Joined: 01 Aug 2006
Location: Richland, Washington State, USA
|Posted: Tue Apr 09, 2013 3:50 pm Post subject: FAQ: What is a "tube lens"?
|The term "tube lens" is used informally to mean any lens that is used in conjunction with an infinity objective to complete the process of image formation. A more neutral descriptive term is "converging lens".
With an infinity objective and tube lens, it's convenient to think of the image as being formed in two steps. First, the objective takes a small object close up and makes it appear to be a large object far away (at "infinity"). Second, the tube lens refocuses the virtual large object "at infinity" to form a small real image on the camera sensor or at the eyepiece of a microscope.
The term "tube lens" originated in microscopy. There, it refers very specifically to a lens that sits at the bottom of the eyepiece tube assembly. Those particular lenses have other special characteristics, notably that 1) they are designed to give best performance even with significant separation (70 mm or more) between the tube lens and the objective, and 2) they are physically short and do not have internal apertures, so they do not contribute to vignetting until the distance from tube lens to objective becomes very large. The internal structure of a tube lens is not necessarily simple; for example the Thorlabs ITL200 is 4 elements in two groups (described as "two doublet lenses").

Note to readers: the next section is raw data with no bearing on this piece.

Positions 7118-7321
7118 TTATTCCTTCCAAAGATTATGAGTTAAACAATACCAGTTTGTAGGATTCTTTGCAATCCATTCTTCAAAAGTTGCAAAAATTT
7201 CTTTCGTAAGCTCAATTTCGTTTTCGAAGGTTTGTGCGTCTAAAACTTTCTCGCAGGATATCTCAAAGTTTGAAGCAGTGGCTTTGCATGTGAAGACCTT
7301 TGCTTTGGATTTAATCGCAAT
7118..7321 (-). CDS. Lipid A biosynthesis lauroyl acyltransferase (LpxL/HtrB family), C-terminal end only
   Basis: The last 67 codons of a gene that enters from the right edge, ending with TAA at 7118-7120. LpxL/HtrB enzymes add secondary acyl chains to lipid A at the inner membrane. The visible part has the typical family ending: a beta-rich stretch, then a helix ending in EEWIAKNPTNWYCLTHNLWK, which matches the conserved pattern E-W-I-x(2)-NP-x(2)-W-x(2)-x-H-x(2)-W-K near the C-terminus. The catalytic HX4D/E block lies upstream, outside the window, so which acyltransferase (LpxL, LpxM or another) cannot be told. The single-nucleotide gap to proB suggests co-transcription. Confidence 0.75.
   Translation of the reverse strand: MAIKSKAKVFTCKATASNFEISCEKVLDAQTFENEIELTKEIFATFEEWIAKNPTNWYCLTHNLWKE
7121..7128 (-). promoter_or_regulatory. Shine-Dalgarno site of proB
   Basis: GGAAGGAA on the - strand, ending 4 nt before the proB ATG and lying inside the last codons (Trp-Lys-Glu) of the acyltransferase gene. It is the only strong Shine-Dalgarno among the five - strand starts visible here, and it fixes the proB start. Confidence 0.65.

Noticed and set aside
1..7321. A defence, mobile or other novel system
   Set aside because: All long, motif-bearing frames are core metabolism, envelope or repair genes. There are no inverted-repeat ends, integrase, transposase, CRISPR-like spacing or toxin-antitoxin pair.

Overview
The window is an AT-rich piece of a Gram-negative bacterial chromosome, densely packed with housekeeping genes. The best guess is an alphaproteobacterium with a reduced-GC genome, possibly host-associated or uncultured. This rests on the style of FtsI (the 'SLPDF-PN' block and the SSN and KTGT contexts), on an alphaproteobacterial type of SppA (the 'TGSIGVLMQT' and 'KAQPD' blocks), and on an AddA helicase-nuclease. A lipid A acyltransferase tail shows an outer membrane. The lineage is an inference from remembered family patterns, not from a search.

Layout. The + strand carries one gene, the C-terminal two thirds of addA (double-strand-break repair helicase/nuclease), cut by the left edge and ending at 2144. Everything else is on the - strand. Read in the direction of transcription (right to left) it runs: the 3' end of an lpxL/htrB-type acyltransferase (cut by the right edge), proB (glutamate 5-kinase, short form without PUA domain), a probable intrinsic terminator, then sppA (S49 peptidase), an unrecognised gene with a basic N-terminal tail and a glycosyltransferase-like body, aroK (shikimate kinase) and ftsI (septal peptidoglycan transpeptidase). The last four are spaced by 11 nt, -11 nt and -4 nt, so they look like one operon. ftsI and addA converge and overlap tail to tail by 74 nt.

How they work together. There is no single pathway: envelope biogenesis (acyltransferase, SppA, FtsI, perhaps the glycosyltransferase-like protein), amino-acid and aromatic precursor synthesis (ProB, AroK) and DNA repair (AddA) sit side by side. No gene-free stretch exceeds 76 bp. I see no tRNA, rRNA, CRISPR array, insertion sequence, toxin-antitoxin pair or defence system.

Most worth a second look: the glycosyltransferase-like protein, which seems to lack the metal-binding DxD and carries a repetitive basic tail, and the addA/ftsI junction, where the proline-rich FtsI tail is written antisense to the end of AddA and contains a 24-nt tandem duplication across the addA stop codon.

For use outside the microscope, it is now common practice to use other types of lenses for the same optical purpose. Examples that mount directly on the camera include 200 mm telephoto lenses and ~100 mm macro lenses focused at infinity. Examples used in conjunction with bellows or long extension tubes include Raynox "closeup" lenses, enlarging lenses, simple achromats, and view camera and process lenses.
None of these alternative converging lenses are specifically designed to work well in conjunction with a microscope objective. Many of them will degrade significantly if there is too much separation between the converging lens and the objective. The most common problem is vignetting, which is caused when off-center rays from the objective are blocked by an aperture within the converging lens. Vignetting is a particularly bad problem with zoom telephotos that are set much below their maximum length, with lenses that have relatively small apertures such as 200 mm f/5.6, and with lenses that have short focal lengths such as 100 mm.